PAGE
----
MINNEAPOLIS (WCCO) — Doctors at the University of Minnesota have found a similarity in dog and human bone cancer that could help human patients fight their disease more effectively.
“What we discovered was a pattern or a finger print — in our world, we like to call it a paw print — of genes in bone cancer that can help us distinguish cancers that are going to behave very aggressively,” said Dr. Jaime Modiano, professor of oncology and comparative medicine. Modiano leads a team from the College of Veterinary Medicine and Masonic Cancer center.
Veterinarians say dogs are the only other species besides humans that develop bone cancer spontaneously. Modiano says human and canine forms of bone cancer are very similar and the gene pattern is an exact match.
“We extended those findings to five groups of human patients from around the world,” said Modiano. “In this case what we discovered in dogs was highly applicable to human patients with bone cancer.”
That means human patients could soon begin receiving tailored treatments depending on the aggressiveness of their bone cancer. Less aggressive would get conservative treatment and very aggressive would get more intensive treatment up front.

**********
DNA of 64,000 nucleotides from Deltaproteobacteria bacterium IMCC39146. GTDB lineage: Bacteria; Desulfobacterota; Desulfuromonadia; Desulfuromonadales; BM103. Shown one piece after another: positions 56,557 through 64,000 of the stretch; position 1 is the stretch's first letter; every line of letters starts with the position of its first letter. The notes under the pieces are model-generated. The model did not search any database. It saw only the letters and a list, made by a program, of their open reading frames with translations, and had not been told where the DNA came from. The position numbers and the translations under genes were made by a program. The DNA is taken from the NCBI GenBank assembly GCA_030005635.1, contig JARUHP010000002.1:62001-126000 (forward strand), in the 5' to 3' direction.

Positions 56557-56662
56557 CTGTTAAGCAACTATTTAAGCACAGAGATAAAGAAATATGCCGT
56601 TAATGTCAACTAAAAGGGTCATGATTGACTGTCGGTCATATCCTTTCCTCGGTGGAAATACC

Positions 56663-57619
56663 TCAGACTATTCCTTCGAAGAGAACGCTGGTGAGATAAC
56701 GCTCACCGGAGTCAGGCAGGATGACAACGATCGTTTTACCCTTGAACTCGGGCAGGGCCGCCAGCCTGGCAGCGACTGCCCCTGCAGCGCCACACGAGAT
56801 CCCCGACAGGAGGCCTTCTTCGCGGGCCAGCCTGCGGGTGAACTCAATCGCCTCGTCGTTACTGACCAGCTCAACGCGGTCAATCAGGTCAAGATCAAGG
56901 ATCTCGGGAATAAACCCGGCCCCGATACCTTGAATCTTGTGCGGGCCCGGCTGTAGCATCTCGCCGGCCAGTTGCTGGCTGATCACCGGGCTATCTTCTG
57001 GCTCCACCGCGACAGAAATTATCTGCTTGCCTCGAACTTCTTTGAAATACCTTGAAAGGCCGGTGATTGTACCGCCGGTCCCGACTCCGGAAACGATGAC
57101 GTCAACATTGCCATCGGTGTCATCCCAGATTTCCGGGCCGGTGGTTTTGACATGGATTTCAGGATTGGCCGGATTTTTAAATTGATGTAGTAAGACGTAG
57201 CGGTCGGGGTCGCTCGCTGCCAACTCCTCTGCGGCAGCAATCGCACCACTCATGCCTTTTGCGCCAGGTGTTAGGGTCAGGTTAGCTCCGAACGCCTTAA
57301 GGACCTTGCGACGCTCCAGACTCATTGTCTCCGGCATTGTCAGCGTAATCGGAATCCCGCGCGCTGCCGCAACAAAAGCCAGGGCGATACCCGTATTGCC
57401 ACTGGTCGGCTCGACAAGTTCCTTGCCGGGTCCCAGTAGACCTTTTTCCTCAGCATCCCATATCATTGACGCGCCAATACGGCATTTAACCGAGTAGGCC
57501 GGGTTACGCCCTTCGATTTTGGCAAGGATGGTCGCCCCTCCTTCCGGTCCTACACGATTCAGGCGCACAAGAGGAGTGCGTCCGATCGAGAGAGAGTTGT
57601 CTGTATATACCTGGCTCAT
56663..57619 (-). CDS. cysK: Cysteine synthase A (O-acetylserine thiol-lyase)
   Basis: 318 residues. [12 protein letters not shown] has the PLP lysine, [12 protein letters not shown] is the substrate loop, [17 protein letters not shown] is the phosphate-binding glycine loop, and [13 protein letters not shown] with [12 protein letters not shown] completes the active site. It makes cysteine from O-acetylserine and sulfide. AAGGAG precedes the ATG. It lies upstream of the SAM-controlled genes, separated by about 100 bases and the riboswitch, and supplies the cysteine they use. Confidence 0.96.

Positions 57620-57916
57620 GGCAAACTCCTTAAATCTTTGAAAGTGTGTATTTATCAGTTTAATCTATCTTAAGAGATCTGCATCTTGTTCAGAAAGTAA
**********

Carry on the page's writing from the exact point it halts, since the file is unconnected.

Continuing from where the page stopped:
“The challenge right now with bone cancer is being able to predict which patient is going to have a very aggressive disease and will die soon and which will have a less aggressive disease and respond better to treatment,” said Modiano.
Cancer is the most common disease-induced death in cats and dogs. Modiano says 50 percent of dogs over 10 years of age will die of cancer.
Modiano believes in the next two or three years they could begin developing useful sets of practical lab tests for humans that will help clinical care providers determine the type of cancer a patient faces.
“I think it’s very exciting,” said Modiano. “What we discovered was the first step in a fairly intricate set of tests to discover these patterns.”
One in three individuals will get cancer sometime in their life.
NewsRadio 830 WCCO’s Edgar Linares Reports